The Immortal Augustus Gladstone: Film Review
A mockumentary about a man claiming to be a 150-year-old vampire is a new effort by Robyn Miller, the creator of the hit video game, Myst.
By now there have been so many mockumentaries that this mini-genre must be held to higher critical standards than we might have applied in the days before This Is Spinal Tap.
The latest example, The Immortal Augustus Gladstone, has its amusing moments but doesn’t come anywhere near the giddy heights of the Christopher Guest oeuvre. This VOD release may build a small cult following but won't make many waves.
The movie was created by Robyn Miller, the man behind the phenomenally successful video game, Myst. He felt an understandable desire to branch out, but he doesn't prove as adept in his new career path.
The film follows a camera crew interviewing one Augustus Gladstone, who claims to be a benign vampire celebrating his 150th birthday. Augustus recalls his childhood during the post-Civil War era, his visit to the Paris exposition of 1900, and his days spent as part of the Andy Warhol Factory crowd. The crew seems skeptical of his tales, and a doctor says that although Augustus does seem older than appearances suggest, he probably needs psychiatric help for his delusions.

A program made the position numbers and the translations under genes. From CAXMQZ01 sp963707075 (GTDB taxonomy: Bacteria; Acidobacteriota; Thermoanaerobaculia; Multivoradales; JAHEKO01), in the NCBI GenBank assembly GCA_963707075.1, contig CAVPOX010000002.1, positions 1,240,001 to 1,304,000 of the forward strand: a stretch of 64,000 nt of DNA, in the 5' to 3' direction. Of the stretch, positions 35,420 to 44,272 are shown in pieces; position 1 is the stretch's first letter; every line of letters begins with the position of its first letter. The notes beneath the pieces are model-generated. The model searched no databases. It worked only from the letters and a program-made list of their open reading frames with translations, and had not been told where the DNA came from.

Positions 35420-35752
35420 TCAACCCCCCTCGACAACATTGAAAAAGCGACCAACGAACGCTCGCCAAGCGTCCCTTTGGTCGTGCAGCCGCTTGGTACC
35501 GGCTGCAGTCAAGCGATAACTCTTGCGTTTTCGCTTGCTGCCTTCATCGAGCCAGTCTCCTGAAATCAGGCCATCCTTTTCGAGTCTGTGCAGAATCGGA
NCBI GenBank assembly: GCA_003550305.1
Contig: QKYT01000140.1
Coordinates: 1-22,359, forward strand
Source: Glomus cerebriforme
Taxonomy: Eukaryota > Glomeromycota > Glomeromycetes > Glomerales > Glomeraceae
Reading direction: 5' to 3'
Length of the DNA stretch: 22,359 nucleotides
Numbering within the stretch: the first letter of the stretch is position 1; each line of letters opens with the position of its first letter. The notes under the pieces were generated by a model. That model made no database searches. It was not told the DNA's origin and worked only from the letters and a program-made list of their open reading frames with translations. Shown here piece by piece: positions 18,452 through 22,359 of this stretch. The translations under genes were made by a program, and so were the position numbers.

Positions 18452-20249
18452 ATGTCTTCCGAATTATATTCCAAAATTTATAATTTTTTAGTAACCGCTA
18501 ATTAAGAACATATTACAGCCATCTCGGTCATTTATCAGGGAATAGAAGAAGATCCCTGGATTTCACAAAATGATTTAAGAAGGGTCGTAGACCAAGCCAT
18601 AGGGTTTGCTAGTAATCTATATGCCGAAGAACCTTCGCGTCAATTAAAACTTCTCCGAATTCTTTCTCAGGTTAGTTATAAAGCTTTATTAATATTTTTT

As a piece of editing, the film is sometimes clever, interweaving grainy old newsreel footage and even scenes from the Bela Lugosi Dracula. But most of the jokes fall flat, and if the film is intended as a portrait of someone trapped in a delusion, that's an old story more skillfully rendered by many other filmmakers. Augustus seems to have gay inclinations, but this is left murky, and it’s never clear what financial resources he has accrued that enable him to survive.
Miller himself plays the pale, bald Augustus, and he scores an impressive physical transformation. Several of the film's crew members, including producer Mischa Jakupcak and cinematographer Matt Daniels, play themselves and appear appropriately befuddled. There's one genuinely funny bit when Augustus corners a black man and tells the bewildered fellow that they are blood relatives, but otherwise the film contains a series of strained whimsical bits that never take off.
Miller himself did the editing and has fallen in love with too much of his own footage. Maybe the film would have worked better as a short, but there’s not enough originality or artistry to give this odd feature any staying power.
Cast: Robyn Miller, Tom Olson, Nicole Heigh, Jimmy Chen, Mischa Jakupcak, Matt Daniels.
Director-screenwriter-editor: Robyn Miller.
Producers: Robyn Miller, Mischa Jakupcak.
Director of photography: Matt Daniels.
Production designer: Joe Rynearson.
Music: Robyn Miller.
Costume designer: Rebecca Luke.
No rating, 95 minutes.